Referring now to FIG. 2, the single balanced self-oscillating dual-gate FET mixer comprises two dual-gate MESFET's 38 and 40. Dual-gate MESFET 38 has first and second gates 42 and 44, source 46, and drain 48. Dual-gate MESFET 40 has first and second gates 50 and 52, source 54 and drain 56. Gate 42 of dual-gate 38 is connected through matching network 58 to the RF input terminal 60, and gate 44 is connected through transmission lines 62 and resistor 64 to ground. The drain of dual-gate MESFET 38 is connected through matching device 66 to a 180 degree power combiner 68, and the source 46 is connected to ground. Similarly, dual-gate MESFET 40 has its gate 50 connected through matching device 74 to the RF input terminal 60, and gate 52 connected through transmission line 70 and resistor 72 to ground. The drain 56 of dual-gate MESFET 40 is connected through matching device 76 to the 180 degree power combiner 68 and its source 54 connected to ground. The output of 180 degree power combiner 68 is connected to IF output terminal 78. Finally, a resonator 80 is inductively coupled to the transmission lines 62 and 70.
The single balanced self-oscillating dual-gate FET mixer, for example can be fabricated on two chips. The first chip is a dielectric substrate upon which is mounted a dielectric resonator disk 80 between the two transmission lines 62 and 70. The transmission lines 62 and 70 together with their corresponding resistors 64 and 72 are formed on the dielectric substrate using thin film deposition techniques. A conductive box (not shown) forms the cavity of the resonator and a housing for the first chip. A suitable dielectric disk resonator is an S series resonator sold under the trademark RESOMICS by Muratta Erie Company.
The second chip is a gallium arsenide substrate. The two MESFET's are formed by removing any insulation from under the source, drain and gate metallization (contacts), and depositing a voltage-controlled constriction metal stripe on the surface of the channel. This metal gate electrode forms a rectifying Schottky barrier contact that depletes the underlying layer of electrons to a depth which is determined by the applied voltage, and as the gate voltage polarity changes, the depleted region is altered, correspondingly reducing current flow. GaAs has about six times greater conductivity than silicon doped to the same level with n-type impurities. Those persons skilled in the art desiring more information about fabricating a MESFET on GaAs are referred to an article by R. Van Tuyl and C. Liechti in the March, 1977 issue of "IEEE Spectrum (p. 41). The RF matching devices 58 and 74, the IF matching devices 66 and 76 and the power combiner 68 may be, for example, transmission line metallizations formed on the GaAs substrate using thin film deposition techniques. The power combiner 68 may also be, for example, a differential amplifier fabricated on the GaAs substrate. Thus, a monolithic self-oscillating mixer is fabricated using a minimum of circuit area.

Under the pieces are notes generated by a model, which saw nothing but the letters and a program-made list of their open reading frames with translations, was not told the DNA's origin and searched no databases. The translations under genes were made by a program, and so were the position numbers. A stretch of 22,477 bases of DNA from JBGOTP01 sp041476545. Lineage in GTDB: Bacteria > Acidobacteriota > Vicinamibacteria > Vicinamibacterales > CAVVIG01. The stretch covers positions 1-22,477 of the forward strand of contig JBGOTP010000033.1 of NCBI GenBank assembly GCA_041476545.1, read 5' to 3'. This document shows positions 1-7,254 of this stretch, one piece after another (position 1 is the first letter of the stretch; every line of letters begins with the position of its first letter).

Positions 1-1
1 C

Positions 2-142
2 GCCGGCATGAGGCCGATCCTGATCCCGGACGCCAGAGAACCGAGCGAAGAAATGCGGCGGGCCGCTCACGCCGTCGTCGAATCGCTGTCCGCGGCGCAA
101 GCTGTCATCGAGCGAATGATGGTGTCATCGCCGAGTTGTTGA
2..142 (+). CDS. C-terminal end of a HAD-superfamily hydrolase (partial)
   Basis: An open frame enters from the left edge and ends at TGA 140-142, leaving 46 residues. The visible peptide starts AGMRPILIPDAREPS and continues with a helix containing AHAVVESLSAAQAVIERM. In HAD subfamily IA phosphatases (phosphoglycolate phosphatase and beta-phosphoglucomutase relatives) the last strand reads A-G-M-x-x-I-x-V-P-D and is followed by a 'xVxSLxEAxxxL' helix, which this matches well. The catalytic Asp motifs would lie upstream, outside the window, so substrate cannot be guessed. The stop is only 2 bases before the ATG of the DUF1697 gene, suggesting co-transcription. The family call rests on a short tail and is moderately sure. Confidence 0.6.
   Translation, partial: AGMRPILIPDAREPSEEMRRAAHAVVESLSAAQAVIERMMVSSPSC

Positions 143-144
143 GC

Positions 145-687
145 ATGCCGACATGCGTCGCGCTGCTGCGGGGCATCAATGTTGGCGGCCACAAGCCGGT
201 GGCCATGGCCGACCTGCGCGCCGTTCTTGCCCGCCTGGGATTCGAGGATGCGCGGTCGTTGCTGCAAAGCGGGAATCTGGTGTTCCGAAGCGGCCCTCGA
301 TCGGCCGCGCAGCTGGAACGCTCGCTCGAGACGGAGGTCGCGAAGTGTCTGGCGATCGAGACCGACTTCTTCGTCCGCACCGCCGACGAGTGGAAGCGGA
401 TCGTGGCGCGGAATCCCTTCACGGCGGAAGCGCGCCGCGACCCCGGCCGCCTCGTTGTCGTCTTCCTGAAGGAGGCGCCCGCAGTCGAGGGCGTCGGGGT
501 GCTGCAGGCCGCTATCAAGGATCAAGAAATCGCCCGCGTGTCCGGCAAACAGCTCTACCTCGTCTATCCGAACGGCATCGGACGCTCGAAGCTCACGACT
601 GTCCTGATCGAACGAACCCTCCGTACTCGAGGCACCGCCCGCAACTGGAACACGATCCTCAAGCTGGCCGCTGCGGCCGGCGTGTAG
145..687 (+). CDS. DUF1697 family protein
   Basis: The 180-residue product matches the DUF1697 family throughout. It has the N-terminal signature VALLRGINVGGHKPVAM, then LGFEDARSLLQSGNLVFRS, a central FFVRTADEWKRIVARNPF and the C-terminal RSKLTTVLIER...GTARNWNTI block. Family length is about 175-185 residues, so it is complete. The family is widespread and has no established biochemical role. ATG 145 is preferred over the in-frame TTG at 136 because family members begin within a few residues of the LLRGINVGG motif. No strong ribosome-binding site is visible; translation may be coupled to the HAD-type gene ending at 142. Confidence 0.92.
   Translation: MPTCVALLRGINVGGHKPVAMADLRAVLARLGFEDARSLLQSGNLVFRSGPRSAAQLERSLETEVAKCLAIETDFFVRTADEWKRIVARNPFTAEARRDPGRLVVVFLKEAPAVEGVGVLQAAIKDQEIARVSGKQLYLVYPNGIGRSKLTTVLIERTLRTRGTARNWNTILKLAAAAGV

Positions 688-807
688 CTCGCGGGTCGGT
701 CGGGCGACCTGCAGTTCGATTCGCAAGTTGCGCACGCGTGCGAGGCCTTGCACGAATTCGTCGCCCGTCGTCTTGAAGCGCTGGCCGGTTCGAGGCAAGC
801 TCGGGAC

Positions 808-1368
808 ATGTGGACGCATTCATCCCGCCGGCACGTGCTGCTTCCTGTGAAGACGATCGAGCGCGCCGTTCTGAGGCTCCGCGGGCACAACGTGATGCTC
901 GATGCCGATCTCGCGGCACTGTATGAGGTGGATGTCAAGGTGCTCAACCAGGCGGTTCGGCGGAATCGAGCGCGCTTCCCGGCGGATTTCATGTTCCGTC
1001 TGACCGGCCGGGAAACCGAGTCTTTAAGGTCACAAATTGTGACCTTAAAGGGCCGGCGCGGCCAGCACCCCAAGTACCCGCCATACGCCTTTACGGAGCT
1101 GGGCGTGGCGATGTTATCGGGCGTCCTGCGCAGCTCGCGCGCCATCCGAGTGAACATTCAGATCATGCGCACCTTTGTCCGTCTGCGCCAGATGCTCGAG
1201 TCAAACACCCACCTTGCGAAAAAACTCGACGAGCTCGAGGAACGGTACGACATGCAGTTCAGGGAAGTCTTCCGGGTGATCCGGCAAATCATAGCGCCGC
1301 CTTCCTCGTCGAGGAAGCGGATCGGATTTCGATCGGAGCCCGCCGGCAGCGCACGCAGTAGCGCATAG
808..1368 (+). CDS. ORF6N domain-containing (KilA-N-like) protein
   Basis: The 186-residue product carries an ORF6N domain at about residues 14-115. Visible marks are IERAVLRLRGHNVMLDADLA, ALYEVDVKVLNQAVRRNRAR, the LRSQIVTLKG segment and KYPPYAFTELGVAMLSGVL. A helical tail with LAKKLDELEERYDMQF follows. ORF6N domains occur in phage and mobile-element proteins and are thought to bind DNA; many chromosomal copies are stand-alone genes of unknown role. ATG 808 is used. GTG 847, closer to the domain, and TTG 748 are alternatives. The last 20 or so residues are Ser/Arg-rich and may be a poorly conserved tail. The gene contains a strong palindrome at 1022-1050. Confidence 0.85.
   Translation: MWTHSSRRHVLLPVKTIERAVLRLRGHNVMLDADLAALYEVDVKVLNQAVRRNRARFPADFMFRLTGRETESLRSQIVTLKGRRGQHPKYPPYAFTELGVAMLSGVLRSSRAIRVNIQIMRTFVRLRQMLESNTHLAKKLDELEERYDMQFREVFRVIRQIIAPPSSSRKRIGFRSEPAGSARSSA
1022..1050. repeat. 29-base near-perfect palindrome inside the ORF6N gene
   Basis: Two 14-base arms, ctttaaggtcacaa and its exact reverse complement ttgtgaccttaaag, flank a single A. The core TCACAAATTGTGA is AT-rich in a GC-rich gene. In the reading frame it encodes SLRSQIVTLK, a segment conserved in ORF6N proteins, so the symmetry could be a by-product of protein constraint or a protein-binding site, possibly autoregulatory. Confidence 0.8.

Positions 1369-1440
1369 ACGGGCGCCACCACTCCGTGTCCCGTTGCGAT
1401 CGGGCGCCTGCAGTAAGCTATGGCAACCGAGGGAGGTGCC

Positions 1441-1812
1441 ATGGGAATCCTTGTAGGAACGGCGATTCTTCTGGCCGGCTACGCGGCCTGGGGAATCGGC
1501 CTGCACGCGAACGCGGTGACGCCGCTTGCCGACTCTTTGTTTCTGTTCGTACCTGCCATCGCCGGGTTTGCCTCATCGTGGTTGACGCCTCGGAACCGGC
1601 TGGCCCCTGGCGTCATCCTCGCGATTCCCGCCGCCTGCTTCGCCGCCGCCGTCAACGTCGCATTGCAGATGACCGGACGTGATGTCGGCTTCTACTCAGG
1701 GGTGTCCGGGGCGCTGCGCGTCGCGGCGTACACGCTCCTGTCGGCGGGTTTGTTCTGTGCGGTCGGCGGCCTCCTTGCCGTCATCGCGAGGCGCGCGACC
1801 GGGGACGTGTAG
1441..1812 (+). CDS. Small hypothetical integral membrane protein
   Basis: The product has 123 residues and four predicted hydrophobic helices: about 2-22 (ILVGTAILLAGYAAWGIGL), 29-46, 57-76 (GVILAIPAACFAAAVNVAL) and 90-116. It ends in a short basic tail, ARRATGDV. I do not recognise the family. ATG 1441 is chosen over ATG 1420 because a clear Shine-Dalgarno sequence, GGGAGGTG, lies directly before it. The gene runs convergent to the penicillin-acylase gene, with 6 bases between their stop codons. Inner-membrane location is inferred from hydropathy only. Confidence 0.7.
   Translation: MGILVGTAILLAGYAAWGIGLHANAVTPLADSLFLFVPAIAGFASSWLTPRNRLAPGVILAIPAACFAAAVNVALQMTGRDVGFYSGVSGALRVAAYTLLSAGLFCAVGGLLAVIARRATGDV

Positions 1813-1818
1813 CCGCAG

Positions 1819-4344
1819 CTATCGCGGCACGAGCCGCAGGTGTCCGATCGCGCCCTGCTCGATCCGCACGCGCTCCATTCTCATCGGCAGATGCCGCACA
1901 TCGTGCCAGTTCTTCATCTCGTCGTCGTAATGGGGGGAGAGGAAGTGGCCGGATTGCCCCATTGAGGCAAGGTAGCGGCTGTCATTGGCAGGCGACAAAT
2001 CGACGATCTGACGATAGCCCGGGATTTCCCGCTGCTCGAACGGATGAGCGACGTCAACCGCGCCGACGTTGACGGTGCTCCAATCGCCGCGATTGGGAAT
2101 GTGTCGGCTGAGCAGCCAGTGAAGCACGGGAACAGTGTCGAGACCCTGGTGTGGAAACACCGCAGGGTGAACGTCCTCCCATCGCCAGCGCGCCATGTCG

In operation, RF energy connected to RF input terminal 60 is applied to gates 42 and 52 of dual-gate FET's 38 and 40. Simultaneously, the dielectric cavity resonator 80 is activated to induce LO power on transmission lines 62 and 70. In order to have a single balanced structure two of the three signals (LO, IF and RF) in the mixer must have 180 degree phase relationships between each nonlinear element. By placing the dielectric resonator between the two transmission lines the current induced in the transmission lines 62 and 70 is 180 degrees out of phase, i.e., the power phase on transmission line 70 is shifted 180 degrees with respect to the power phase on transmission line 62. Thus, the need for a BALUN or transformer at the LO port is eliminated. Transmission lines 62 and 70 have impedances equal to the resistance of resistors 64 and 72. The transmission lines apply their LO power out of phase to RF gates 44 and 52, respectively. The effect is a substantial cancellation of the LO power at the gates 42 and 52 during mixing and no significant leakage of LO power to drains 46 and 56 occurs. The IF outputs of the two dual-gate mixers are also out of phase; thus the "two out of three signals out of phase" condition is met. The IF output of drains 48 and 56 passes through the load circuits 66 and 76 to transfer the power to the 180 degree power combiner 68. The power combiner 68 removes the phase shift and outputs the IF power in phase.
Although only a single embodiment of this invention has been described, it will be apparent to a person skilled in the art that various modifications to the details of construction shown and described may be made without departing from the scope of this invention.